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Eliminating poverty through education

There are steps to take to eliminate the burden that over 1 billion people living on under $1 a day share.

The United Nations World Tourism Organization’s ST-EP Foundation chairperson Dho Young-shim started the foundation five years ago under the umbrella of the UN Millennium Development Goals.

Today, the group is in about 30 countries in Africa, Asia, Latin America, Europe and the Middle East.

“Most of our projects are in Africa; it’s because the least developed countries in the world are in sub-Saharan Africa. Those are the countries that need the most help,” Dho told The Korea Herald.

ST-EP, which stands for Sustainable Development for the Elimination of Poverty, shares the same aim as the MDG ― to end poverty by 2015.

Dho explained that she was intrigued as to why, after half a decade, countries in Africa have not moved forward in eliminating poverty.

As a lawmaker, Dho has worked to bring Korea to the forefront of the world. As a chairperson for ST-EP, she brings poverty to the forefront of people’s consciousness in the hope of eradicating it through education.

“In my small way I want to tell them that there is a way to reduce poverty,” she said.

“So I introduced small projects through the tourism sector which is a very important industry in that part of the world because it brings foreign currency and creates jobs.

“They make handicrafts and sell them to tourists so it gives them an income to buy bread and feed their children and it empowers them because, in a way, it’s their own company,” she said.
United Nations World Tourism Organization’s ST-EP Foundation chairperson Dho Young-shim. (Yoav Cerralbo/The Korea Herald)
United Nations World Tourism Organization’s ST-EP Foundation chairperson Dho Young-shim. (Yoav Cerralbo/The Korea Herald)

Yet, the problem of poverty has remained, so Dho uses what she knows best: the Korean experience as a model for development assistance.

“I know what it means to be poor, I used to be poor, I was born in a country that had $89 GDP income, so education is key,” she said. “They have to change their own mentality and attitude. Education is the only way to achieve this goal.”

With a plan in hand, Dho and the ST-EP Foundation started the Small Library campaign.

The idea is simple ― establishing small libraries in underprivileged communities where children do not have the basic necessities to study.

The main purpose is to provide them with educational and entertainment opportunities through the enjoyment of reading. This initiative is also a way to promote the ST-EP program to government officials at the national and local levels.

From Mali to Zimbabwe, the idea was a hit and today there are 80 schools worldwide.

To help cut costs, Dho asks the local communities to reserve a room either in a school, a community center or anywhere that is feasible. The ST-EP Foundation purchases within the community the materials and labor needed to renovate the rooms. The tables and chairs are also made using local materials.

As for the books, Dho only brings a few Korean folktales with her; the rest of the books in the library are decided on by a team of local teachers.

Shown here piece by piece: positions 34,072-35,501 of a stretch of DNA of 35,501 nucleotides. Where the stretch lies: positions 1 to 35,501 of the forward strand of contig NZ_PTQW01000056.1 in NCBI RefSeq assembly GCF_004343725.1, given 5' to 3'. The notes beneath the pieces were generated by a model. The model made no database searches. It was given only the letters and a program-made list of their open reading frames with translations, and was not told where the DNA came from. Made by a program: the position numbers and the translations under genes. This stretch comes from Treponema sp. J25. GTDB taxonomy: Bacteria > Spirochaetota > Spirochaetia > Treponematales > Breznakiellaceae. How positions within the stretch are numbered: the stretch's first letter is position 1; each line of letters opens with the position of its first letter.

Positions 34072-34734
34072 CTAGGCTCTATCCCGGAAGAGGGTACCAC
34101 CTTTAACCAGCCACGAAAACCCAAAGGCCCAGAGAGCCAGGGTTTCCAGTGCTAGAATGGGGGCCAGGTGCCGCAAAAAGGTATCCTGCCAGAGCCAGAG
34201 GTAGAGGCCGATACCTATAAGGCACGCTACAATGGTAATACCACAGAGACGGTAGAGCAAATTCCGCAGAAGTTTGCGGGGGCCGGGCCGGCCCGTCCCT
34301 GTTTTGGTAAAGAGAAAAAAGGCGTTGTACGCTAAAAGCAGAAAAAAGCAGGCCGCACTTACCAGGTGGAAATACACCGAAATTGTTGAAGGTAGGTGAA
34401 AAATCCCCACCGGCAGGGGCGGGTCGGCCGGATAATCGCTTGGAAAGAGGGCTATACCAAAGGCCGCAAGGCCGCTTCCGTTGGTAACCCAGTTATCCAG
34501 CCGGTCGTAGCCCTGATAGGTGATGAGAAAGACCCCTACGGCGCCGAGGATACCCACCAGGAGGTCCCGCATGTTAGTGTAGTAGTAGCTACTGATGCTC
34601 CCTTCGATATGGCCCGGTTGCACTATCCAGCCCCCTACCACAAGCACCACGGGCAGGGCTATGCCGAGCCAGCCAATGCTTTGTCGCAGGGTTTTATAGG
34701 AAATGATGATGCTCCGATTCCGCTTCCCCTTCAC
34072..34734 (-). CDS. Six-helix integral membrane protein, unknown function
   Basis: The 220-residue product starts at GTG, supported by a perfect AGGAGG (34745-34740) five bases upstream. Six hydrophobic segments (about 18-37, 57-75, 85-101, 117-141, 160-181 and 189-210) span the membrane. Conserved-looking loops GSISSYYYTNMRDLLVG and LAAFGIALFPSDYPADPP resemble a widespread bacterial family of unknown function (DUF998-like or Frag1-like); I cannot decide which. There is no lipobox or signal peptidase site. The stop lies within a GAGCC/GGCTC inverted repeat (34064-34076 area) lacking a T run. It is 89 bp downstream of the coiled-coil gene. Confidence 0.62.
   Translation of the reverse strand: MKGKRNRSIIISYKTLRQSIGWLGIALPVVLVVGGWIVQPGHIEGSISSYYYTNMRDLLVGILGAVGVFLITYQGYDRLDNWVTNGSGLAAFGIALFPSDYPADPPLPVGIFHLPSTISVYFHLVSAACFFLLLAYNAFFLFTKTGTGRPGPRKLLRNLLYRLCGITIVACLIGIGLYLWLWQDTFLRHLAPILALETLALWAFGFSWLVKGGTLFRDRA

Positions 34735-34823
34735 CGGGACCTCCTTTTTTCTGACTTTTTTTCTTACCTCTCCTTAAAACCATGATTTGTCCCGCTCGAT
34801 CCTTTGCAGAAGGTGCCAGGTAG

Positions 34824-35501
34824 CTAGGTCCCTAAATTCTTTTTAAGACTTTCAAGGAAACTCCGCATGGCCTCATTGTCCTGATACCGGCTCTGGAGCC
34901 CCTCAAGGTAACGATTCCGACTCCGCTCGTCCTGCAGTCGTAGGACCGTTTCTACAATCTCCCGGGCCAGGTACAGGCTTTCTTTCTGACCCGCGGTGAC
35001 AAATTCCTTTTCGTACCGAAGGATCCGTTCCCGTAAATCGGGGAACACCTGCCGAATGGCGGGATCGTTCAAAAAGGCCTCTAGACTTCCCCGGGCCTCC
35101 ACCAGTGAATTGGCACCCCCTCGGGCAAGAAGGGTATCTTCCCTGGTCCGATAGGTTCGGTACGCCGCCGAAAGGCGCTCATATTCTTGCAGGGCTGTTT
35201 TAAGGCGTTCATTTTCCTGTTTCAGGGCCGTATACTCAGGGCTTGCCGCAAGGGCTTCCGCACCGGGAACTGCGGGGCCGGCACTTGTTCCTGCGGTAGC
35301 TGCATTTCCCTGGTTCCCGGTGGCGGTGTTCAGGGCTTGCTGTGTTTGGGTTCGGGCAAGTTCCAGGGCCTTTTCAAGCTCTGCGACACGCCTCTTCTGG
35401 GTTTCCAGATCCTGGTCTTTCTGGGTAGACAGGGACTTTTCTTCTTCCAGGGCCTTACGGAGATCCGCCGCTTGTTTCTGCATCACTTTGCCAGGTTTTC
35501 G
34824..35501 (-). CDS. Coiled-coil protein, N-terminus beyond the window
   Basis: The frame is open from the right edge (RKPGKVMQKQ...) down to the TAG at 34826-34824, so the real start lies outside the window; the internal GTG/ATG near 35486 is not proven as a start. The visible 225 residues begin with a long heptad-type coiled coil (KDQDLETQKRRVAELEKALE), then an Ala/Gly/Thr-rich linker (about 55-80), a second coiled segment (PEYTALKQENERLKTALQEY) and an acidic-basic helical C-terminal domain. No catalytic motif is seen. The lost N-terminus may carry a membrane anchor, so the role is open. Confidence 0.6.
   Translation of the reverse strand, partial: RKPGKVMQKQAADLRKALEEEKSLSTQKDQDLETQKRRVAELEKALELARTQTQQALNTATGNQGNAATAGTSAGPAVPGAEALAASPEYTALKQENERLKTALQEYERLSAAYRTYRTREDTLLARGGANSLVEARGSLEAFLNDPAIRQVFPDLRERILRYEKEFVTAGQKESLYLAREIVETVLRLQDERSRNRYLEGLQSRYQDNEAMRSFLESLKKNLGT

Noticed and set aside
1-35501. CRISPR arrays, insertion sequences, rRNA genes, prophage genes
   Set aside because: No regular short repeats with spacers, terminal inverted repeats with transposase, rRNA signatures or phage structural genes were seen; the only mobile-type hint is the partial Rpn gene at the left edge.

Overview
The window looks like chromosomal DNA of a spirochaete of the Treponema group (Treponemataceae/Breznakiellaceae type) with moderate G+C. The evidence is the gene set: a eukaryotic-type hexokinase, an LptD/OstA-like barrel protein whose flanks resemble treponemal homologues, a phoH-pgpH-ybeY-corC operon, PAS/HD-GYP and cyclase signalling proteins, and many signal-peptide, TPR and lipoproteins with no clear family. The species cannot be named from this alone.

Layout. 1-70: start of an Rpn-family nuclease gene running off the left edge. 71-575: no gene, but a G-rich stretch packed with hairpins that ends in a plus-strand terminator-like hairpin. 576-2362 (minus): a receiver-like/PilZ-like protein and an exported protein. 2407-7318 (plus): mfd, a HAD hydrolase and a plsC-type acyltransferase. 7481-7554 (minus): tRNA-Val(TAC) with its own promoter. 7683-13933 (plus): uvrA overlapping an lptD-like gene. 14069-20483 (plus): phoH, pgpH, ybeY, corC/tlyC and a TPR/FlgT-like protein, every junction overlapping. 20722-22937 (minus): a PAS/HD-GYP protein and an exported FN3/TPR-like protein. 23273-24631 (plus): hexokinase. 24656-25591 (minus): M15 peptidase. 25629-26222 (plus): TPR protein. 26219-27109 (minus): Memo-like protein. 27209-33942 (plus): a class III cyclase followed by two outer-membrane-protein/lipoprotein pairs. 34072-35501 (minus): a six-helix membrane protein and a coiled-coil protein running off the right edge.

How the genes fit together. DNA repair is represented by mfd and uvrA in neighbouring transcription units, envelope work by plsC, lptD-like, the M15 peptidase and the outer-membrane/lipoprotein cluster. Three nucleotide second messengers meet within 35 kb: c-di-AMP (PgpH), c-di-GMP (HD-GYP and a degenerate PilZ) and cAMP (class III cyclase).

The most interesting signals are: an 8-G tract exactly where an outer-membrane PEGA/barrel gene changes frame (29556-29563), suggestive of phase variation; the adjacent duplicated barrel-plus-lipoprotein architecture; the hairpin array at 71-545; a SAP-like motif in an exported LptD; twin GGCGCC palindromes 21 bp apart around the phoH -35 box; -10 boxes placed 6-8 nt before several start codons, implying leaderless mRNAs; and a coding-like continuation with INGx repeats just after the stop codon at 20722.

Also, the computers used in the libraries are purchased in the country’s capital city.

But one problem remained: how to encourage a young child to travel up to 10 kilometers by foot to study when he or she has an empty stomach?

“We tried many things. We gave them a little bag of rice to attract the kids, it was so popular that we couldn’t afford the rice anymore, so many people came,” she said with a proud smile.

“They came because of the food not because of the books; that is the situation there so I then shipped Korean choco-pies. It was unbelievable, the response. I even brought Korean popcorn including the machine to make it. It was also very popular.”

Dho added that she always makes sure that the children have new books. As a child and being the last sibling in her family, she “hated” receiving her sister’s hand-me-downs.

“I want them to have a good connection with the books,” she said. “Imagine a child reading a fairytale and eating a choco-pie, that’s paradise for them, they will not ask for anything more or exchange it for anything else.”

Dho is hoping to set up a global fund with the assistance of people such as U.S. President Barack Obama, U.N. Secretary General Ban Ki-moon, Microsoft founder Bill Gates, CNN founder Ted Turner, singer Bob Geldof, and Qatar’s Sheikha Mozah Bint Nasser at the helm.

“She is perfect for the job because she strongly believes in education; she believes that education is an infinite resource,” said Dho of Sheikha Mozah Bint Nasser.

This year the ST-EP Foundation will open another 26 libraries. The new countries on her list include the Democratic Republic of Congo, South Africa and Burkina Faso.

“I avoid countries that have political instability because I don’t want my staff to get in trouble,” she said.

One question remains: How close are the UN’s MDG to eliminating poverty?

The answer can be found with the Small Libraries campaign. The first libraries that were set up did not have access to electricity. Dho had to import solar panels from Korea to power the small rooms. Today, everywhere Dho goes there is electricity available for her libraries to take hold.

With the ST-EP’s headquarters in Seoul, Dho, with her love for education and children, plans to continue her work in bringing Korean educational values to eradicate poverty.

By Yoav Cerralbo (yoav@heraldcorp.com)
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